Prime Minister Sanna Marin (SDP) on Thursday voiced her support for calling off the cuts in funding for culture and arts. (Heikki Saukkomaa – Lehtikuva)

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PRIME MINISTER Sanna Marin (SDP) and Minister of the Interior Maria Ohisalo (Greens) on Thursday announced their readiness to call off the much-discussed cuts in funding for arts and culture, echoing the earlier demands of Minister of Education Li Andersson (LA).

The government decided on the cuts in response to a drop in the proceeds of Veikkaus, the state-owned gambling monopoly that is a significant source of funding for arts, culture and sports.

The cuts came under severe criticism from the cultural sector particularly after their more detailed allocation was presented on Tuesday. Marin had only a few days earlier hosted a group of music industry representatives at her official residence in Helsinki.

“I’ll say it straight now, I want that the cuts in culture are cancelled,” she tweeted on Thursday.

Helsingin Sanomat on Wednesday published a survey revealing that the heads of most ruling parliamentary groups view that the cuts in the funding of gambling revenue beneficiaries be called off. Not a single parliamentary group indicated that they oppose the idea altogether.

The demands have been criticised partly because they undermine an earlier decision by the ruling coalition, partly because they emerged after criticism on social media. Joonas Könttä and Jouni Ovaska of the Centre criticised the premier for her willingness to overturn a decision the government made together.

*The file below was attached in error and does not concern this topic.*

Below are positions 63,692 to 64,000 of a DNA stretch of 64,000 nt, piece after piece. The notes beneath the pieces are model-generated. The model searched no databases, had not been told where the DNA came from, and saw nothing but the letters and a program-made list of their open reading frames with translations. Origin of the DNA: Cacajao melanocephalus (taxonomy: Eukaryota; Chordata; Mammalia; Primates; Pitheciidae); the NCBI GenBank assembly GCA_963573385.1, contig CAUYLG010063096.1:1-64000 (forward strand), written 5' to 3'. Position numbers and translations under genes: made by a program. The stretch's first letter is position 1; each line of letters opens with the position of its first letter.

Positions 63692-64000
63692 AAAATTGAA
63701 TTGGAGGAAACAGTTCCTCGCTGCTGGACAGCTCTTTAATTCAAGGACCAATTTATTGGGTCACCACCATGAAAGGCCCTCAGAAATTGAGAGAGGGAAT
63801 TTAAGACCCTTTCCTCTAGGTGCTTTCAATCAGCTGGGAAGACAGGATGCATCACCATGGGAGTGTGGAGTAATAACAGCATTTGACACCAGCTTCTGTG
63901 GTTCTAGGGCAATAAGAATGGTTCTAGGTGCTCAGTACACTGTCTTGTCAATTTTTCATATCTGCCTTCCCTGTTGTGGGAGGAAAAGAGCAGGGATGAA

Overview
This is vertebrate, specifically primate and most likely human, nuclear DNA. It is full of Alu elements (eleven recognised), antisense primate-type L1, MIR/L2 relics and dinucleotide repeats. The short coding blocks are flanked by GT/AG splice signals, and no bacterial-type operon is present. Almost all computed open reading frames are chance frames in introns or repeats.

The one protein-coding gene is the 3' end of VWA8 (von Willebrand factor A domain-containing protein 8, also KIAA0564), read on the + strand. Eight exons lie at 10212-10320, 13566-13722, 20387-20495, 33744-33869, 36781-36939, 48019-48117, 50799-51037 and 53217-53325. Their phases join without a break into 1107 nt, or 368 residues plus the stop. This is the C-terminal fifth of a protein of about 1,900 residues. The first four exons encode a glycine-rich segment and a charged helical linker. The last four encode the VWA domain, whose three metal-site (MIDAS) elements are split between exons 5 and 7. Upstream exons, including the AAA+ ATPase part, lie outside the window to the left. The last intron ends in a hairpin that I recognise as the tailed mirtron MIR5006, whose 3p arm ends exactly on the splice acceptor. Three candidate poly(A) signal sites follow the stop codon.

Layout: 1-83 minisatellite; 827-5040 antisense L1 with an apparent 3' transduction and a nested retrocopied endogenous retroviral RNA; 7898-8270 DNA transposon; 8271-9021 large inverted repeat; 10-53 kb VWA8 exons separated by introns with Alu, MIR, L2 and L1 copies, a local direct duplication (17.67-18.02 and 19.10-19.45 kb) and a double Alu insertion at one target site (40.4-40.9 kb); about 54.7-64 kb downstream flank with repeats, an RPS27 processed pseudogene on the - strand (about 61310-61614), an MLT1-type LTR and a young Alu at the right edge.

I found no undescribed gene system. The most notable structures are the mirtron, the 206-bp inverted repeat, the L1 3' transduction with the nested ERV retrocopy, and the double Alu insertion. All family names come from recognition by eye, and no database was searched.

“I’ll say it straight now, your credibility is crumbling,” quipped Ovaska.

“It’d be good to say it straight in government meetings if you have something to say,” echoed Könttä. “That way you don’t have to wonder in hindsight why you didn’t say anything straight earlier.”

The criticism from opposition parties was even more piercing.

Elina Valtonen, a deputy chairperson of the National Coalition, accused the government of indecision: “We’re rather confused about the government once again waking up to boundary conditions or decisions it made itself in the wake of social media attention.”

The government, she added, is lacking the kind of leadership that accepts responsibility also for difficult decisions.

“When it comes to this decision, it seems the government agreed on this at the framework session last spring,” tweeted Valtonen. “If you were genuinely supportive of culture and wanted to invest in it, you could’ve made a different decision then or at least you could’ve thought about it over the several months you had [between now and then].”

The government is set to slash funding for arts and culture by 18.4 million euros, for sports and exercise by 11.9 million euros, for science and research by 8.3 million euros and for youth work by 4.3 million euros.

Aleksi Teivainen – HT